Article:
Eight years after the New England Patriots were disciplined for the Spygate controversy, the Seattle Seahawks were reportedly warned by multiple teams to take extra precautions with regard to their practices prior to Super Bowl XLIX.
According to Greg Bishop, Michael Rosenberg and Thayer Evans of SI.com, several teams contacted the Seahawks prior to New England's thrilling 28-24 win with words of wisdom about how to ensure the Pats would not gain an unfair advantage.
CBS Sports' Will Brinson added another note from the SI.com report:
That led to the Seahawks hiring extra security personnel, who investigated the Arizona State University campus and checked for any forms of suspicious activity.
Nothing out of the ordinary was discovered, and the Pats ultimately came out on top in one of the most thrilling Super Bowls of all time.
The Patriots are under the microscope now more than ever before on the heels of the Deflategate situation and four-game suspension of quarterback Tom Brady, which was subsequently nullified.
The first hint of foul play involving New England came to the forefront in 2007 when then-New York Jets head coach Eric Mangini brought Spygate to the league's attention and got Patriots head coach Bill Belichick into trouble with the NFL.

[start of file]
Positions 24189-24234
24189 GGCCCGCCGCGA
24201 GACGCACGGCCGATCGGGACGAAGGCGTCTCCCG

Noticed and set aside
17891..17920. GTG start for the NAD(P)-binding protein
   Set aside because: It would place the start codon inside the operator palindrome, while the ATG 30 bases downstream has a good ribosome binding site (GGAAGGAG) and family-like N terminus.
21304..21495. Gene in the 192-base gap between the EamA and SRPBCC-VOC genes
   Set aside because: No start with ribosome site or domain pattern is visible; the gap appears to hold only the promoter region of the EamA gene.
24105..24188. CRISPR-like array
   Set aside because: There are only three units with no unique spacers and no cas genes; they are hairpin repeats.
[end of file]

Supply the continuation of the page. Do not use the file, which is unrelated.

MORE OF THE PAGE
Per ESPN.com's Don Van Natta Jr. and Seth Wickersham, former Pittsburgh Steelers wide receiver Hines Ward believed it dated back as far as the Pats' 2002 AFC Championship Game win over the Steelers: "Oh, they knew. They were calling our stuff out. They knew a lot of our calls. There's no question some of their players were calling out some of our stuff."
Suspicion is clearly rampant when it comes to the Patriots, and stories such as the one involving the Seahawks truly speaks to that fact.
Aside from the initial Spygate situation, very little hard evidence has come to light in terms of New England engaging in wrongdoing.
Perhaps teams are wise to take a cautious approach with the Patriots, but dedicating so much time and effort to stifling the Pats may be the best competitive advantage of all for the defending Super Bowl champs.
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